Assembly Language: Class Project 1
CS 301 Lecture, Dr. Lawlor
From the syllabus:
sizable class project--one big program written in or relating to
Each project is 10% of your course grade, so it should have some pretty good stuff! Conversely, the total end-to-end time for the project is three weeks, so keep it manageable. Here's the schedule:
October 2009 The project topic
(see ideas below) should be easy to describe in two sentences.
You'll say those sentences in class, partly so that I hear them, and
partly so that other people in class that are interested in the same
thing have a chance to join your group. Group work is optional,
but not required for this project.
Su Mo Tu We Th Fr Sa
1 2 3
4 5 6 7 8 9 10
11 12 13 14 15 16 17
18 19 20 21 22 23 24 <- Describe your topic in-class
25 26 27 28 29 30 31 <- Turn in rough draft code
Su Mo Tu We Th Fr Sa
1 2 3 4 5 6 7
8 9 10 11 12 13 14 <- Turn in final draft code
The rough draft code should work, but not necessarily do everything you want, or be polished or tuned.
The final code should be fully debugged, tuned, commented, and include a short README explaining what
it is, and what its results mean.
Project Topic Ideas
Or, pick your own! As long as it's
assembly-related, it counts! You're also welcome to begin with a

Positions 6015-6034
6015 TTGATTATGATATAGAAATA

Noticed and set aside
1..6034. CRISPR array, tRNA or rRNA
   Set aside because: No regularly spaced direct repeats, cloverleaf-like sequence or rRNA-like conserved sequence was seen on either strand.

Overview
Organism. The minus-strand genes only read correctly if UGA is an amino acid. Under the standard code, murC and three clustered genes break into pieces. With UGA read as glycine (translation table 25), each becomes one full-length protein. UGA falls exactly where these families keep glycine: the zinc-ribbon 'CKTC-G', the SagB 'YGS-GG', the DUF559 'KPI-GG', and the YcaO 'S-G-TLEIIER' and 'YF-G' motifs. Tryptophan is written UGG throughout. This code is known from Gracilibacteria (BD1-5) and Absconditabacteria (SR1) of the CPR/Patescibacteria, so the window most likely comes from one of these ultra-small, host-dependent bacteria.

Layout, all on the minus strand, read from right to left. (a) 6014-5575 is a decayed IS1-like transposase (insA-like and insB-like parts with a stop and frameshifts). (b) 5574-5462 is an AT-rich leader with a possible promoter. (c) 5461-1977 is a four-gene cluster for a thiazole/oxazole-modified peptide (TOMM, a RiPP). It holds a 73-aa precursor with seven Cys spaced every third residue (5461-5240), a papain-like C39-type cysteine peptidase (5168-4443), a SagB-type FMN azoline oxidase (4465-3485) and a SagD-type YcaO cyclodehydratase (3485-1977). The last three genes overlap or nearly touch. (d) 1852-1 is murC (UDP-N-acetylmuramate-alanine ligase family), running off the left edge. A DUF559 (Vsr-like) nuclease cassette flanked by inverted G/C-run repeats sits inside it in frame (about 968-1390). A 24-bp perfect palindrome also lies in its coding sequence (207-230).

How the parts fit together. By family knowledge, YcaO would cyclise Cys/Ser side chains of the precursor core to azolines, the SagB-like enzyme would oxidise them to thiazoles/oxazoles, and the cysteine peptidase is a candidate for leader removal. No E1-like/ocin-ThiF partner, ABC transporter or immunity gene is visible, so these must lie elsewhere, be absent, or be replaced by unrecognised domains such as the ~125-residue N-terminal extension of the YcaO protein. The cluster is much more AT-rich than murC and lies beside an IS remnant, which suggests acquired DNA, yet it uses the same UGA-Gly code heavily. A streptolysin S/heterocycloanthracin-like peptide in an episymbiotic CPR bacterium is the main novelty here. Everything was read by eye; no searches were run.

homework problem from this class, some program you wrote earlier, or
even some code you found on the net--but be sure to cite your sources,
so I can grade you on what you've added, not what you started
from. Your code can run totally inside NetRun, or be a standalone
executable, but it should run somewhere.
- Write or modify a program to do something useful in assembly language. Useful things include:
- Interact with the user in classic CS 201 style.
- Doing anything interesting in assembly, like bit-scan forward.
- Swapping bytes from big-endian input, like HW5.4.
- Switch between user-level threads.
- Create a PC Boot Block,
which is actually just up to 512 bytes of 16-bit mode x86 machine code at the start of
a (usually emulated) disk, that the (usually emulated) CPU loads and
runs on startup. You boot block can do anything it wants to the
machine at that point--it's effectively a tiny operating system!
- Design a new CPU instruction set, and write a little CPU emulator to execute that instruction set. This is easier than it sounds!
- Take any existing program, and speed it up using the techniques
we will be describing in class (timing and profiling, strength
reduction, cache-friendly transformations, SIMD).